Against the backdrop of the Academic Staff Union of Universities, ASUU, strike, a report released by an advocacy group, Invictus Africa, on Tuesday, disclosed that the educational sector received its lowest budgetary allocation in 2022.
The report entitled, “Data and Analysis of the Federal Government of Nigeria’s Budgetary Allocation to Education between 2015 and 2022,” pegged the federal government’s budgetary allocation to education at 5.39 percent, accounting for N923.79 billion out of the total budget of N17.13 trillion.
The report further revealed that the 5.39 percent was a 50 percent reduction from the 10.79 percent allocated to education in 2015.
It said, “The Federal Government’s 2022 budgetary allocation to education is 5.39 percent, which is N923.79 billion out of the total budget of N17.13 trillion. This is being expended on personnel (N662.7 billion), overheads (N38.8 billion), and capital expenditure (N222.2 billion).
The 5.39 percent allocation is not only a minuscule 0.29 percent increase from the 2021 budget in which 5.68 percent was allocated to the sector, it is the lowest percentage allocation to education by the Federal Government in the last ten years.
“Further considering that the 5.39 percent is a 50 percent reduction from the 10.79 percent allocated to education in 2015, a comparative estimate of the Naira value of these percentages, when subjected to dollar exchange, shows only a slight difference between the 2015 allocation and that of 2022.
Invictus Africa reiterates the United Nations Educational, Scientific and Cultural Organization (UNESCO) benchmark of four to six percent of Gross Domestic Product (GDP) or 15 to 20 percent of public expenditure.
“Considering that education is on the concurrent list in the Nigerian Constitution, to ascertain the percentage of total public expenditure on education in Nigeria, different sources of funds must be put into consideration, such as budget allocations by States and the Federal Government, and the Tertiary Education Trust Fund (TETFund), among others. This data, however, only shows the Federal Government’s allocation to education.”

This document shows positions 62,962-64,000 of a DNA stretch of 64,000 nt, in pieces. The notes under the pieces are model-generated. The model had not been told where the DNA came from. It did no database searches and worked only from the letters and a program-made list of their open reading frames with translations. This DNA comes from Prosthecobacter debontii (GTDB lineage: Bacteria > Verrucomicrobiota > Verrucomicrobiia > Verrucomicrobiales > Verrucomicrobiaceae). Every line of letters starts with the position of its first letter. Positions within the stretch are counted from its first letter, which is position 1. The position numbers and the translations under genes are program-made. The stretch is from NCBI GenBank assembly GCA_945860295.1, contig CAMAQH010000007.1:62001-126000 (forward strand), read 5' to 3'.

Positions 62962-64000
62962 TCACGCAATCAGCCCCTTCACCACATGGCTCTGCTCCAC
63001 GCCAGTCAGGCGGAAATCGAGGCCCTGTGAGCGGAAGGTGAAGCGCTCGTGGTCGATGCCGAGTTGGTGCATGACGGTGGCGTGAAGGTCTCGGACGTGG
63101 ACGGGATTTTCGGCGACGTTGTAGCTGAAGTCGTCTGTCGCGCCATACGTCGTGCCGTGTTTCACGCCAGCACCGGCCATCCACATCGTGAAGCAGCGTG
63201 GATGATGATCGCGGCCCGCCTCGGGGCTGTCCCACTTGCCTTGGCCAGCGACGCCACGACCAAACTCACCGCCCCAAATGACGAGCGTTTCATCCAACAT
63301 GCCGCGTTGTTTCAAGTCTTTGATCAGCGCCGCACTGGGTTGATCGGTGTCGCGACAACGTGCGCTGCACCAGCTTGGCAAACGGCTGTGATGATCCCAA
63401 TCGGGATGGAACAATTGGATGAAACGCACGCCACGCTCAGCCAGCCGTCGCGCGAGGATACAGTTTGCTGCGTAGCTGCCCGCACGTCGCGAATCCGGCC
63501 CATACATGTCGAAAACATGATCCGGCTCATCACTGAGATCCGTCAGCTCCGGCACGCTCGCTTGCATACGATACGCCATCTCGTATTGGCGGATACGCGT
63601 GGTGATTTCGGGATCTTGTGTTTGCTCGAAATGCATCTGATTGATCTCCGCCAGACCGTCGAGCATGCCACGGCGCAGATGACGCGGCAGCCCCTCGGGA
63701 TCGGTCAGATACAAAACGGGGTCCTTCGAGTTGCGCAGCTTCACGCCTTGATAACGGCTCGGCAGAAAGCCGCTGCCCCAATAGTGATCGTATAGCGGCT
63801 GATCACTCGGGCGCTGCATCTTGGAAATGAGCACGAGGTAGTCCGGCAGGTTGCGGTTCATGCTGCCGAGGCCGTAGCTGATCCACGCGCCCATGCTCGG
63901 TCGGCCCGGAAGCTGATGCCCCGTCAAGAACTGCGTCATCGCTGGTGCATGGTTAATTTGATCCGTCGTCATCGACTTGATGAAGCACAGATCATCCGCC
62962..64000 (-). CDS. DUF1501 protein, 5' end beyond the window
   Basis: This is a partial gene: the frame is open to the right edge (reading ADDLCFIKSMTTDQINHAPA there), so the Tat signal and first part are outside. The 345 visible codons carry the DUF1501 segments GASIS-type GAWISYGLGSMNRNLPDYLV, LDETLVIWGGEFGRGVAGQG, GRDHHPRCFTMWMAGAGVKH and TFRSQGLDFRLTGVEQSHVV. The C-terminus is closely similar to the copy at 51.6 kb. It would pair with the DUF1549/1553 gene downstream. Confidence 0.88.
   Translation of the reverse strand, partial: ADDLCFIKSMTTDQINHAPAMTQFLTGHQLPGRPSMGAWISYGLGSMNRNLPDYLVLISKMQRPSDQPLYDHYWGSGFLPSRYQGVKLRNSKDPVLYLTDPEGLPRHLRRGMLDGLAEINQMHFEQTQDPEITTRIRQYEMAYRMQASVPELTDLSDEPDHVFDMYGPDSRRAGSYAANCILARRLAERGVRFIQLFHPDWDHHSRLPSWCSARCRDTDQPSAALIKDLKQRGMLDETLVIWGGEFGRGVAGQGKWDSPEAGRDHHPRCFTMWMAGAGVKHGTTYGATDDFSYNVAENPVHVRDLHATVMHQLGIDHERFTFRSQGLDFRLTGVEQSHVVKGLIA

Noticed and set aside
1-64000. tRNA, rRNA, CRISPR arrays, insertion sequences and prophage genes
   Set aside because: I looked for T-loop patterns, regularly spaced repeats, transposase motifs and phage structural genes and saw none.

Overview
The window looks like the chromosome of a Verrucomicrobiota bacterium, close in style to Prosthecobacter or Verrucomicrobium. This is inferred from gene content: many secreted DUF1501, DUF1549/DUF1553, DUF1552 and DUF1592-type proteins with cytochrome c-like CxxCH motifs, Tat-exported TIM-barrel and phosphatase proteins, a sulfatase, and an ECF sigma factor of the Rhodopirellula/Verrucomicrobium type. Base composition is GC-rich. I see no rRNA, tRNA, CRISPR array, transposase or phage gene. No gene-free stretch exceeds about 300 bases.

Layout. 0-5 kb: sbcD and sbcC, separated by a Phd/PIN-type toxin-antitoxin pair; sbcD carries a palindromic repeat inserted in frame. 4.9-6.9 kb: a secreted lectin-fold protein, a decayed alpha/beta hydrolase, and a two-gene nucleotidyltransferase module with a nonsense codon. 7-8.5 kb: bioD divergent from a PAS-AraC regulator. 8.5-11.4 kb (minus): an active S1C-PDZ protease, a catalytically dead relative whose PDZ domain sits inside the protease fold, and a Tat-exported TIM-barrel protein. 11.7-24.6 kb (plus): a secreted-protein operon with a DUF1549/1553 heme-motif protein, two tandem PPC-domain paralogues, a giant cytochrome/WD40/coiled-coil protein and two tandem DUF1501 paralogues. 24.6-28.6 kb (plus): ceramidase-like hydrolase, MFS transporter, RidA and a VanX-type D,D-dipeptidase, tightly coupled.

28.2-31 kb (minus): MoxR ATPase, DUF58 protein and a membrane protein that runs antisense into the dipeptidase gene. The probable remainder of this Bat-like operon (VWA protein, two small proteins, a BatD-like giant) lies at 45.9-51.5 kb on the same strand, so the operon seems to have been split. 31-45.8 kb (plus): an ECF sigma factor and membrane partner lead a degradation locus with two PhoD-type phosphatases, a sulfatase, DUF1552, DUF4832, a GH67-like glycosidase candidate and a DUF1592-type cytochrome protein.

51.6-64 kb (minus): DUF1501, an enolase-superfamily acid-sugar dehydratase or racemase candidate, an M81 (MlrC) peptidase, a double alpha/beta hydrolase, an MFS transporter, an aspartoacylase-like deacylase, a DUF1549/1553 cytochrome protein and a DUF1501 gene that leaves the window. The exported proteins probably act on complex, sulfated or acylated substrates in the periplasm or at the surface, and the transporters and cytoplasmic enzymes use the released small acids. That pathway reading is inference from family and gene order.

Giving her remarks on the data, the Executive Director of Invictus Africa, Bukky Shonibare, decried the negative cascading effects of the low budgetary allocation to education by the federal government.
She said, “The need for better funding of FG owned public universities is one of the many issues causing the seemingly endless strike actions by the Academic Staff Union of Universities, ASUU.
“The current ASUU strike has been on since February 14, 2022, halting tertiary education for many students.”
Shonibare noted that budgetary allocations indicates governments’ priorities and political will, adding that an increase in education budgeting will mean that more schooling population across Nigeria can access free, safe, and quality education, while increasing the chances for uptake of secondary and tertiary education.
“Governments’ investment in education is not only in fulfillment of its obligation to fulfill the right to education, it is strategic, as investing in education is directly linked to, among others, reduction in poverty and crimes, as well as improvements in Nigeria’s economic potential and capacity,” she stated.